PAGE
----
Electric Potential: Explaining the Basics

In summary: So it is possible to have a negative electric field in a positive potential field, just as it is possible to have a downward slope on a hill even if the overall direction of the hill is upwards.In summary, voltage is the measure of the ability to move electrical charge through resistance. It can be compared to the pressure difference in a hydraulic system, where the work done to move water is equal to the pressure multiplied by the volume of water moved. Voltage is a convenient way of quantifying the ability to do work in relation to electric current. It is an alternate way of viewing the same thing as the electric field, which takes a "force" view while voltage takes an "energy" view. It is possible to have a negative electric
  • #1
Niles
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I've read some litterature about the electric potential (V, volts), but I feel like I still miss an actual explanation of what this really is. I know it's "potential energy per unit charge", but I am searching for a more down-to-earth explanation.

Is it an "elementary" phenomenon, like electric fields?

Can I have a negative electric field in a positive potential field?
 
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  • #2
Voltage is basically the ability to move an electrical charge through resistance.

Wiki has a good explanation for it.

Here's an analogy to it:

If one imagines water circulating in a network of pipes, driven by pumps in the absence of gravity, as an analogy of an electrical circuit, then the potential difference corresponds to the fluid pressure difference between two points. If there is a pressure difference between two points, then water flowing from the first point to the second will be able to do work, such as driving a turbine.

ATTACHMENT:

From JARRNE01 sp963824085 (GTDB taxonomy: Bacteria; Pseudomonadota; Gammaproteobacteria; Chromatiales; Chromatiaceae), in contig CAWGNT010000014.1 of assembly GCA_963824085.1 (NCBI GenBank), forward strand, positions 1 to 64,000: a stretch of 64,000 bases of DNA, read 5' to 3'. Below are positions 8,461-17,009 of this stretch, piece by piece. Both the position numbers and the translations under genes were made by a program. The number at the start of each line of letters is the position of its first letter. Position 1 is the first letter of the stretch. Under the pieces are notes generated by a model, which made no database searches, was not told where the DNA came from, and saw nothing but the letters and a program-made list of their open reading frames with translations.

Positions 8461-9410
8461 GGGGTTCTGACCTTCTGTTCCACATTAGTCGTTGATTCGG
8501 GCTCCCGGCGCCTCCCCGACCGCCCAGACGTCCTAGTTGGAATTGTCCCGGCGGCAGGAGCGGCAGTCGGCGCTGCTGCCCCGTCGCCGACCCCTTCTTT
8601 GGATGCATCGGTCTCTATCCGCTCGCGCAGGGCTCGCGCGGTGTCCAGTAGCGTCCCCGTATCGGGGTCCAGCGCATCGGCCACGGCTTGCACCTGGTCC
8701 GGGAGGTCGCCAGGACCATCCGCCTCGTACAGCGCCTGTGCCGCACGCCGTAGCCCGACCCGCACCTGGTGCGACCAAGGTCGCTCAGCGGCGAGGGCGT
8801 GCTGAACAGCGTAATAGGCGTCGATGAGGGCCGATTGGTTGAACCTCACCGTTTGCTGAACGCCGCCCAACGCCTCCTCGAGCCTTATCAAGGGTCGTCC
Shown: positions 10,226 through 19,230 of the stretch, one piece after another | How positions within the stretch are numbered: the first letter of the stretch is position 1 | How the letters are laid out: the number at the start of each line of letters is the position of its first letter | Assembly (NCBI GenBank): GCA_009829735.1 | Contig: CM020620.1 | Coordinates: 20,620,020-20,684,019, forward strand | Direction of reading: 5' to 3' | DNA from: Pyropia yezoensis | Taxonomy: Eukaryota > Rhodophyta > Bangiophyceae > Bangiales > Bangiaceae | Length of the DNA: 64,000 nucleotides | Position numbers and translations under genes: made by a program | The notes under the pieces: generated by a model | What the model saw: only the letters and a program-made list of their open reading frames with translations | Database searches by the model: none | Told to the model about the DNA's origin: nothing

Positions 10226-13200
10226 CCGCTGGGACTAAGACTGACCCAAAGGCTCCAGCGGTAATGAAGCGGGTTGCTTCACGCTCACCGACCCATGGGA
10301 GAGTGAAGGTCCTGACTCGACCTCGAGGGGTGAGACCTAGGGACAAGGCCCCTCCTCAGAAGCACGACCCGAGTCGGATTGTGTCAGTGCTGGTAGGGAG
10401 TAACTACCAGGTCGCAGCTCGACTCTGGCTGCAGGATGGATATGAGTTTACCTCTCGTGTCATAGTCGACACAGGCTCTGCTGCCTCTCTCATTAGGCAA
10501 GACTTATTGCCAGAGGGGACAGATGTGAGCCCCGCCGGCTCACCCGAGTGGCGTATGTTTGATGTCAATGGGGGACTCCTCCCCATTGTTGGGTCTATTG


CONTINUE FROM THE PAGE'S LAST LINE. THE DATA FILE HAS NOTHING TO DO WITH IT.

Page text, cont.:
This hydraulic analogy is a useful method of teaching a range of electrical concepts. In a hydraulic system, the work done to move water is equal to the pressure multiplied by the volume of water moved. Similarly, in an electrical circuit, the work done to move electrons or other charge-carriers is equal to 'electrical pressure' (an old term for voltage) multiplied by the quantity of electrical charge moved. Voltage is a convenient way of quantifying the ability to do work. In relation to electric current, the larger the gradient (voltage or hydraulic) the greater the current (assuming resistance is constant).
 
  • #3
Niles said:
Is it an "elementary" phenomenon, like electric fields?
Think of it as an alternate way of viewing the same thing. Potential takes an "energy" view, while the electric field takes a "force" view. But given the potential you can calculate the field. See: http://hyperphysics.phy-astr.gsu.edu/Hbase/electric/efromv.html#c1"

Can I have a negative electric field in a positive potential field?
Sure. The electric field is related to the slope of the potential field. Think of the potential field like a hill--the slope at any point represents the electric field strength at that point.
 
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1. What is electric potential?

Electric potential is the amount of electric potential energy per unit of charge at a specific point in an electric field. It is also known as voltage and is measured in volts.

2. How is electric potential calculated?

Electric potential can be calculated by dividing the electric potential energy by the amount of charge at a specific point. The formula is V = U/Q, where V is the electric potential, U is the electric potential energy, and Q is the amount of charge.

3. What is the difference between electric potential and electric potential energy?

Electric potential is the amount of electric potential energy per unit of charge at a specific point, while electric potential energy is the potential energy that a charge possesses due to its position in an electric field.

4. How does electric potential affect the movement of charges?

Electric potential determines the direction and speed of the movement of charges in an electric field. Charges will always move from areas of higher potential to areas of lower potential.

5. What are some real-world applications of electric potential?

Electric potential has various applications in our daily lives, such as powering electronic devices, generating electricity in power plants, and transmitting electricity through power lines. It is also used in medical devices, such as pacemakers, and in the production of chemical and industrial processes.

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